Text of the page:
Ofelia Zepeda grew up in a small farming community in Stanfield, Arizona. Her parents being from Sonora, Mexico among others, were a group of people that settled outside a Reservation and so Ofelia grew up connected with a Indian tribal affiliation of O'odham and claims it to be her main language. Ofelia attended regular schools and eventually, the University of Arizona, Tucson where she received her Bachelor and Masters Degree, as well as her Ph.D. (in 1984). Zepeda's dissertation was on the topics of Papago Morphology and the main area of Zepeda's life work has been the O'odham language with a focus on preservation.
Ofelia's major accomplishments include: having been the Co-Founder of the American Indian Language Development Institute (AILDI), Co-Coordinator and faculty member in the AILDI Institute (a summer institute that offers courses to (potential) educators working with American Indian communities and working with the multicultural population across the United States). Teaching a survey course of American Indian language, and being awarded a $320,000 grant from the John D. and Catherine T. MacArthur Foundation for her "singular work in advancing the field of native language scholarship positions." Zepeda is also a poet; she has published a great list of work, and is also co-author of several articles and the author of the single pedagogical textbook on the Tohono O'odham language A Papago Grammar.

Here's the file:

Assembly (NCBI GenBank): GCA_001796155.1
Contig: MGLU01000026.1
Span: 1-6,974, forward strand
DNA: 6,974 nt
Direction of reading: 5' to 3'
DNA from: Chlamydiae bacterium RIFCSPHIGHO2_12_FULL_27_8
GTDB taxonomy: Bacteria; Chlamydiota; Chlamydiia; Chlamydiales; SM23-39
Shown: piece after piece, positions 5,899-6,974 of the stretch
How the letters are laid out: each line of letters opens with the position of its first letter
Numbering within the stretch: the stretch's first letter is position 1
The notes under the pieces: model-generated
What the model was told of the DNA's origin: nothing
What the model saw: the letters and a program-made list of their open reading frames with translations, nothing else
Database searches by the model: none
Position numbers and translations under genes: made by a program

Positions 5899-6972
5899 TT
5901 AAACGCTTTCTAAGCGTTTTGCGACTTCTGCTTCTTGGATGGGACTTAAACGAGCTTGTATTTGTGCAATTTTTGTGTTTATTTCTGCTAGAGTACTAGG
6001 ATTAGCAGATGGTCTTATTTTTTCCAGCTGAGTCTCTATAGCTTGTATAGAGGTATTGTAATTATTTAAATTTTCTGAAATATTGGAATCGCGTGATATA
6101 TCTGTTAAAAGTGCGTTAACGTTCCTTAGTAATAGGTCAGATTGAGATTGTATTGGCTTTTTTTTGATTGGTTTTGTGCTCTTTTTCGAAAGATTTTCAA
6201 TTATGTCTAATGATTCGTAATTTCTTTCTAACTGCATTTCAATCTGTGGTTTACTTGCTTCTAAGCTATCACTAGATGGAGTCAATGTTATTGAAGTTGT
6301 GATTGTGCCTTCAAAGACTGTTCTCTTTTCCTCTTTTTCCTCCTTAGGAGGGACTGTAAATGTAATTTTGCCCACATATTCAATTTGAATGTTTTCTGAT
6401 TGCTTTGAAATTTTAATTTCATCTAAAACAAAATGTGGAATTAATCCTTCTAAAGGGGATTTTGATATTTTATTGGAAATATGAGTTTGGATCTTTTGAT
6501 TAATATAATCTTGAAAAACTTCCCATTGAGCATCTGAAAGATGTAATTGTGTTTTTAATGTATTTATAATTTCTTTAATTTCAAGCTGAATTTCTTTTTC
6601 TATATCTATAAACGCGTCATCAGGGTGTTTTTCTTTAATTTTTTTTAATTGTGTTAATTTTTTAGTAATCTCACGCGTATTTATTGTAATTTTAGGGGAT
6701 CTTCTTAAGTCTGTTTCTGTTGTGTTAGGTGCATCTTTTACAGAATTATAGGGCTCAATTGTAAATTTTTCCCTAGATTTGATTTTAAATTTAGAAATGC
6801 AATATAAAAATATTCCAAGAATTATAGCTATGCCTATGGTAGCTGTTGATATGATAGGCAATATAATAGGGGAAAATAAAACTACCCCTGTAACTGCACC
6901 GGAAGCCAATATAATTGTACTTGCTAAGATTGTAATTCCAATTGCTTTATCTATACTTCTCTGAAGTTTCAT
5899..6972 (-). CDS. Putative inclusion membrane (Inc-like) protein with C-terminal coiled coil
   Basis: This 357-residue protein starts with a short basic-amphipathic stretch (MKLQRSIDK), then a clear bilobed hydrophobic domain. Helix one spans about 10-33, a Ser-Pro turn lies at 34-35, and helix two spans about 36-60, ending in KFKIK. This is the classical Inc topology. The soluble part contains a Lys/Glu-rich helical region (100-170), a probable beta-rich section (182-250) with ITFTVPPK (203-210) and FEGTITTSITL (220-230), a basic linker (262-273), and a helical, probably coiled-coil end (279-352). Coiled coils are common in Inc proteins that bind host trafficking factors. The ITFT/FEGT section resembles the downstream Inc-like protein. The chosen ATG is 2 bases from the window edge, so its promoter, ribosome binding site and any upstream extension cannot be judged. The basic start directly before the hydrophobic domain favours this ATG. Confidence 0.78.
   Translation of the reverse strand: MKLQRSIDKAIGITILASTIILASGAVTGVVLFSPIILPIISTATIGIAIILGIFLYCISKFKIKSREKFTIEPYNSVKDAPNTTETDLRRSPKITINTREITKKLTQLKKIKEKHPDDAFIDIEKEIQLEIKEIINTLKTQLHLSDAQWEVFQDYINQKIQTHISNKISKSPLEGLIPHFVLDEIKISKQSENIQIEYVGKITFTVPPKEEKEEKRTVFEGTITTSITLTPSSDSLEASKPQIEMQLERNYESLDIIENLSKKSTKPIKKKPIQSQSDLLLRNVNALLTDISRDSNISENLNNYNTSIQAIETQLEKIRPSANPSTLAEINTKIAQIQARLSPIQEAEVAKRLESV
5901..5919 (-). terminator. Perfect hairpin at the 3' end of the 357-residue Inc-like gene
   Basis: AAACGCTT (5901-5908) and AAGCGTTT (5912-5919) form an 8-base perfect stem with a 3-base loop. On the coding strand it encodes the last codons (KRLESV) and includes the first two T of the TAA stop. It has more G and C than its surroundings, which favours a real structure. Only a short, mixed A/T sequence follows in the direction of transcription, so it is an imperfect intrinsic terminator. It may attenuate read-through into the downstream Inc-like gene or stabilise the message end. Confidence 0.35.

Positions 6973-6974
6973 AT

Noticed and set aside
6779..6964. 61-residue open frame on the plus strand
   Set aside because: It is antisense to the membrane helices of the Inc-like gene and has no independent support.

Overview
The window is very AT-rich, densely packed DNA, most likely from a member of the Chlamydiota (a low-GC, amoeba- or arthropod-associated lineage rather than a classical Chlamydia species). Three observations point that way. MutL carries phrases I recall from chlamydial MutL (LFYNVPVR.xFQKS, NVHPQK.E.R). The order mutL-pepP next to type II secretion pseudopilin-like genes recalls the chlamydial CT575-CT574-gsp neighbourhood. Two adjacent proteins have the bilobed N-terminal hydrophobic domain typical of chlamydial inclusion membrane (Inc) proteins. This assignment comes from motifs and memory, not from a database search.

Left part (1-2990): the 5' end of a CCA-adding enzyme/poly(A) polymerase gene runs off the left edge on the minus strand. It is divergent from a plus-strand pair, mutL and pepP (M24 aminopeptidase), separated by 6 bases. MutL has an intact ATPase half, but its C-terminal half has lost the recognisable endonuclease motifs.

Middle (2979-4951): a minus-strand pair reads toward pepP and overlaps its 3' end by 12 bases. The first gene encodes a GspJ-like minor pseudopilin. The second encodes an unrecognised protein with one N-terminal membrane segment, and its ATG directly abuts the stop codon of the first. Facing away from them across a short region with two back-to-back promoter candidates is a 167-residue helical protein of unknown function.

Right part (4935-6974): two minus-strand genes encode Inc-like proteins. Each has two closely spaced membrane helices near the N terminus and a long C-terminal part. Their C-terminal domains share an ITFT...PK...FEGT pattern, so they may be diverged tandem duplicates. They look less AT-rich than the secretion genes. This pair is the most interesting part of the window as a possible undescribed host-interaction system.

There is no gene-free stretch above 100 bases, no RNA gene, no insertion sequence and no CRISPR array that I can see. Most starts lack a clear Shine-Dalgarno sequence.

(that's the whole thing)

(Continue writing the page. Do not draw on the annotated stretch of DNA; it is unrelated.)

Today, Zepeda teaches language classes at the University of Arizona where she has worked since 1979. She she also instructs under/graduate courses on the Tohono O'odham language structure. Ofelia is also the current editor of Sun Tracks, a Native American literary publication. She dedicates her work to the preservation, importance, and education of the Tohono O'odham language.